“Markets can feel like coercion for the poor [nations] the way mandates feel for wealthier [nations],” she said.

Disclosures, Adaptation, and Markets That Impose Change

In a separate presentation, Erasmus University Rotterdam economist Patricia Breuer and Hoover visiting fellow M. Todd Henderson debated whether to mandate that public companies annually disclose carbon emissions data.

Breuer pointed out that emissions disclosures, already law in California, the European Union, and now the wider United States, can encourage emissions “laggards” to catch up with cleaner competitors in their fields.

Henderson countered that preparing such disclosures, especially in the United States, is extremely costly, especially when combined with all other regulatory disclosures required by the Securities and Exchange Commission.

But information disclosure at the consumer level can be more efficacious, especially when it creates markets that improve environmental quality.

In a presentation about adaptation to climate change, Hoover visiting fellow Matthew Kahn cited new real estate data that assigns fire and flood risk scores to individual homes, along with emerging markets for climate mitigating technologies, such as air filtration systems for use during wildfire seasons, as proof that unleashed markets can help the public adapt to climate challenges.

“We’re going to get ‘Big Macs’ in the climate adaptation space,” Kahn said. “And it won’t be because of mandates.”

Speaker James Salzman, a professor of environmental law at UCLA Law School, said framing the approach to environmental regulation in the twenty-first century as “markets versus mandates” might not be the best way to describe it.

“‘Markets versus mandates’ is misleading, because in a lot of settings, you are going to need both,” he said.

He and Bård Harstad, professor of business and sustainability at the Stanford Graduate School of Business, described a money-making scheme employed by business officials in China and India during the first few years after the Kyoto Protocol passed in 1997.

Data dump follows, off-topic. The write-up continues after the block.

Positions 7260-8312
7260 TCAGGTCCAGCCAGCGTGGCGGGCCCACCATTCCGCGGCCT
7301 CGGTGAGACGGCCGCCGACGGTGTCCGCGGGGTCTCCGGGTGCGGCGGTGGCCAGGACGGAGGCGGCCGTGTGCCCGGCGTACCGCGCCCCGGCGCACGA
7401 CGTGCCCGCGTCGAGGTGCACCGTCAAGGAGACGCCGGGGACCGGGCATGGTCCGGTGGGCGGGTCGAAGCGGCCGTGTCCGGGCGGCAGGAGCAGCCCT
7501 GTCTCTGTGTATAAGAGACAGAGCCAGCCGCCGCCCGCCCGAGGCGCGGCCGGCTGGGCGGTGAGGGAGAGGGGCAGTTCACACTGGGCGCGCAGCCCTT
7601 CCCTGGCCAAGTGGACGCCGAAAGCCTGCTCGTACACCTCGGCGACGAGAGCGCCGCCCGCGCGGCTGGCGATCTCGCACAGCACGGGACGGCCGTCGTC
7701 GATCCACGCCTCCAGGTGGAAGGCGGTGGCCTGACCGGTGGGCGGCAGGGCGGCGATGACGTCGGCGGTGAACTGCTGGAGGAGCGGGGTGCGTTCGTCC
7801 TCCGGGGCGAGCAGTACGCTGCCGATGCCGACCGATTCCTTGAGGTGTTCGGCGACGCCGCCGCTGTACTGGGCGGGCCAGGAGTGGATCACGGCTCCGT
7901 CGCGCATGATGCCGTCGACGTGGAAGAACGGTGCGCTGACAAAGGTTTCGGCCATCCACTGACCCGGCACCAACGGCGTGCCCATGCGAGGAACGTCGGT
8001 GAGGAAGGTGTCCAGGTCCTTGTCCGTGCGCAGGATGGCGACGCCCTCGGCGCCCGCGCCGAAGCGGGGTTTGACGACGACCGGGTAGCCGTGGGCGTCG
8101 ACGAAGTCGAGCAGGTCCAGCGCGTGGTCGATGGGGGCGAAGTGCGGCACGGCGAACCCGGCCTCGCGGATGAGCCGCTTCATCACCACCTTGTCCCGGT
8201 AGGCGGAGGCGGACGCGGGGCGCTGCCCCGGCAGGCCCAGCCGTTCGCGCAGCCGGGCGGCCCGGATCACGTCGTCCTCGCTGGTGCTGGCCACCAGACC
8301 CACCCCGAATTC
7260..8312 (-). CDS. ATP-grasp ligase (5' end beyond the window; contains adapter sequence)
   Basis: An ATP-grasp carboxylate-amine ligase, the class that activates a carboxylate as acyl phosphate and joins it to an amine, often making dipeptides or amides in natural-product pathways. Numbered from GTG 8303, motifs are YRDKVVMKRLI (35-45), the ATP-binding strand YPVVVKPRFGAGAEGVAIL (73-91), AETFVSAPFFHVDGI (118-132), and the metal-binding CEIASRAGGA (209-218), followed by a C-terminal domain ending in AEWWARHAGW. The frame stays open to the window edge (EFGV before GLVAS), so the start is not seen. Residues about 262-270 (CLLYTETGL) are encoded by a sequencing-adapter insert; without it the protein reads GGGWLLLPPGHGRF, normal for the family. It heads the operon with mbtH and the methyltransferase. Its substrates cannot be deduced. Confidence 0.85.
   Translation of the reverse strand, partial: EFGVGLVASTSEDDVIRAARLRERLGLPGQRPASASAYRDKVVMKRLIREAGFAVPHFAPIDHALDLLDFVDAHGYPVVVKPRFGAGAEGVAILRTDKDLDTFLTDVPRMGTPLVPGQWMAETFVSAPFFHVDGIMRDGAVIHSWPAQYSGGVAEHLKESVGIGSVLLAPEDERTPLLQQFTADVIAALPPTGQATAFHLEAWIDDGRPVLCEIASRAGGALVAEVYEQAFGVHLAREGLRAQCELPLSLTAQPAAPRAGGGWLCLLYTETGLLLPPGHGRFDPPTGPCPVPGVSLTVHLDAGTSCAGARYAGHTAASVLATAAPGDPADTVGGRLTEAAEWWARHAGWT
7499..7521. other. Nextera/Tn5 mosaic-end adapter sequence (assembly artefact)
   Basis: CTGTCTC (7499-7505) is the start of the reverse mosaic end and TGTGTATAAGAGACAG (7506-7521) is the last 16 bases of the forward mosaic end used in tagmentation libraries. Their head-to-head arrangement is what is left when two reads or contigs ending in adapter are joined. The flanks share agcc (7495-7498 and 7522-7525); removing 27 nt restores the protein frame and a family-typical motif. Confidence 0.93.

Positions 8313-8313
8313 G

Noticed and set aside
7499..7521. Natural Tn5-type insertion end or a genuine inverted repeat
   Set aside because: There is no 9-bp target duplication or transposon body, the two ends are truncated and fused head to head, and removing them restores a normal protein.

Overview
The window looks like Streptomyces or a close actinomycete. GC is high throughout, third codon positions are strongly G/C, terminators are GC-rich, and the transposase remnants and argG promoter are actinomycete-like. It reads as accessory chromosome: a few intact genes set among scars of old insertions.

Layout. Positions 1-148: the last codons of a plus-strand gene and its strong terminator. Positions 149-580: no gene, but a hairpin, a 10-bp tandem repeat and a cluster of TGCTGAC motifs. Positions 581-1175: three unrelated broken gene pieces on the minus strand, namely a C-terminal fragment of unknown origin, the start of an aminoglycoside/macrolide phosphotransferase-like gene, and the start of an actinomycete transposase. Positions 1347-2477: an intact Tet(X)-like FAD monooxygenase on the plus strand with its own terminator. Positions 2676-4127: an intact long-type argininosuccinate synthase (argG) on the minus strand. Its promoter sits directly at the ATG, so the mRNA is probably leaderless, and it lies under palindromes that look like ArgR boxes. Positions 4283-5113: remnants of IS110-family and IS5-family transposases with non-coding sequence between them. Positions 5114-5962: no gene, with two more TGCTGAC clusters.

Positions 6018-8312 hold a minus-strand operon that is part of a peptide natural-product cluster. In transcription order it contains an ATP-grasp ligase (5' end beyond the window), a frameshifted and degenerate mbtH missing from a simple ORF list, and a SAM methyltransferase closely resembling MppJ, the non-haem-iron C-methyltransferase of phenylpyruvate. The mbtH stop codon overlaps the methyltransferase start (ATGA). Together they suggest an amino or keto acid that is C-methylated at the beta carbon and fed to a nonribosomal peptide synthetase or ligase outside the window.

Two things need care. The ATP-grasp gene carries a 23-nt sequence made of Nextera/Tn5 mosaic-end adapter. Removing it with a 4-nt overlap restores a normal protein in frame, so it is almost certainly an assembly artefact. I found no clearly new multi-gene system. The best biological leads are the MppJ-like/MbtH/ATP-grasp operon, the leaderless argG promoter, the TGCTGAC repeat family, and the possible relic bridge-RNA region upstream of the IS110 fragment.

The terms of Kyoto allowed for developed nations to institute a market called the Clean Development Mechanism, where they would pay producers of refrigerant in the Global South to eliminate the refrigerant byproduct and powerful greenhouse gas known as HFC 23.

To boost profits, refrigerant firms intentionally increased their production of HFC 23, only to destroy it later and claim credits under the Kyoto Protocol.

“Markets have their place, but they are hard to do right, even if they sound good in theory,” Salzman said.

Hoover senior fellow Victor Davis Hanson likewise asserted that market-oriented approaches to policy don’t always provide optimal solutions.

Referring to his own life in the agrarian town of Fowler in California’s San Joaquin Valley, he spoke of how a dramatic collapse in raisin prices in the 1980s, brought in part by unfair competition from Europe, devastated his community, forcing him to reconcile his personal support of free trade with its impact on his hometown.

“In the abstract, yes, we have to have the free market—but [experts and free-trade advocates] have no empathy for the carnage that swept through the country,” Hanson said.

Better Data Can Lead to Market Exits

Drilling down further on the idea of rating individual properties for risk of extreme weather events, Andrew Plantinga, professor of resource economics at the University of California–Santa Barbara, outlined how insurers are using ever more specific datasets to individually rank properties in California based on their fire and flood risks.

The market has evolved from insurers’ simply assigning a monthly premium to every property in a whole zip code, through their assigning scores out of 100 to each property, to their now using thousands of different variables to calculate a custom risk score for each customer.

But even as this process gets more accurate, Plantinga said, some insurers are falling behind in the quality of their risk data, while others are exiting the California property insurance market entirely.

As a result, an increasing number of property owners are moving to the Fair Access to Insurance Requirements (FAIR) public fire insurance plan.

Can Responses to Climate Change Be Up for Debate?